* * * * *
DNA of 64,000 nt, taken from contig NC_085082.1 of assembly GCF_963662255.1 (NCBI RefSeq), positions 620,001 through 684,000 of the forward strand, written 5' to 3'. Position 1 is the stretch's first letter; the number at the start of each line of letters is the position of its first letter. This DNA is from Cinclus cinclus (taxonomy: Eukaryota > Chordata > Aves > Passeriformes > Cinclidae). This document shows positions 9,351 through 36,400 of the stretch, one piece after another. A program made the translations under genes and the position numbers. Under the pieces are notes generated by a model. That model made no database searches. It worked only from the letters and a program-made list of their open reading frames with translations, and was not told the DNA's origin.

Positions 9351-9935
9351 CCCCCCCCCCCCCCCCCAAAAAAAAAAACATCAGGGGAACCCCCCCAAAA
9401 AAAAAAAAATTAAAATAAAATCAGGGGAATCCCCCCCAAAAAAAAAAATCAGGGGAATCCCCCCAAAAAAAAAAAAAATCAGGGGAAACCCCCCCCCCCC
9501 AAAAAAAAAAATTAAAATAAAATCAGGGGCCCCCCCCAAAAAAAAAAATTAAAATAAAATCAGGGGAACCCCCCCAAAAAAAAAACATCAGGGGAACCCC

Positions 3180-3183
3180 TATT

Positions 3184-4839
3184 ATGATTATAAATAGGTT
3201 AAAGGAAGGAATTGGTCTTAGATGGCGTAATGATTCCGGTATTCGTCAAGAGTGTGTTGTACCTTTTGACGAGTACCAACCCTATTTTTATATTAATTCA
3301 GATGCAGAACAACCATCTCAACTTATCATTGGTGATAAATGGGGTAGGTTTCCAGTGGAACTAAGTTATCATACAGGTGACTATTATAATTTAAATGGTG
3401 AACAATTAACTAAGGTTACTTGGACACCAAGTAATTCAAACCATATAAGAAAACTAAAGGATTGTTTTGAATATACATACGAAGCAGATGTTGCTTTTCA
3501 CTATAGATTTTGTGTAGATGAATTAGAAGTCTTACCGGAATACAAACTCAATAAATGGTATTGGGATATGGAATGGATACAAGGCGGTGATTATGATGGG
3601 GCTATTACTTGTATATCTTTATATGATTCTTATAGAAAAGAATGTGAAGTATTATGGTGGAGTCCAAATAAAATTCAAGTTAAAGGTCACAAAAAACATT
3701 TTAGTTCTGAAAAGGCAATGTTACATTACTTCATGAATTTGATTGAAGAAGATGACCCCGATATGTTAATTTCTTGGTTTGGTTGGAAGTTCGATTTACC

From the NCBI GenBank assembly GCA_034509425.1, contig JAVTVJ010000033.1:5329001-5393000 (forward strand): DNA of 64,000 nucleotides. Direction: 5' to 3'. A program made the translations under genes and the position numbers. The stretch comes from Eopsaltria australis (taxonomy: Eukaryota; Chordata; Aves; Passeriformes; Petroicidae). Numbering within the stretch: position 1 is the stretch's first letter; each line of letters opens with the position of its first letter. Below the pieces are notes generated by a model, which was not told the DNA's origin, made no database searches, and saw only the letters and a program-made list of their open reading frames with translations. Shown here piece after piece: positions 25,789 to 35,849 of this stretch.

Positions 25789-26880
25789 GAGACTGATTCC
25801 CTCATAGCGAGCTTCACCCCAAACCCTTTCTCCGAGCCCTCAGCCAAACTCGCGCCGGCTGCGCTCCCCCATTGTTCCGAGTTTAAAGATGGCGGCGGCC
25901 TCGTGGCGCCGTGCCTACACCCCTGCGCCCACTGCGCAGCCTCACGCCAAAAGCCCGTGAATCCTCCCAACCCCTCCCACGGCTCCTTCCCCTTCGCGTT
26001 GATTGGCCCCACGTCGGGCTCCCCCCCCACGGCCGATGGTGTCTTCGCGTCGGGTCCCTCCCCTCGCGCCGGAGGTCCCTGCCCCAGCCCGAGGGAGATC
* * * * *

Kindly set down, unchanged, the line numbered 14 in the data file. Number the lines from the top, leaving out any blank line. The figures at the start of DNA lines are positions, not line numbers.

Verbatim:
3601 GCTATTACTTGTATATCTTTATATGATTCTTATAGAAAAGAATGTGAAGTATTATGGTGGAGTCCAAATAAAATTCAAGTTAAAGGTCACAAAAAACATT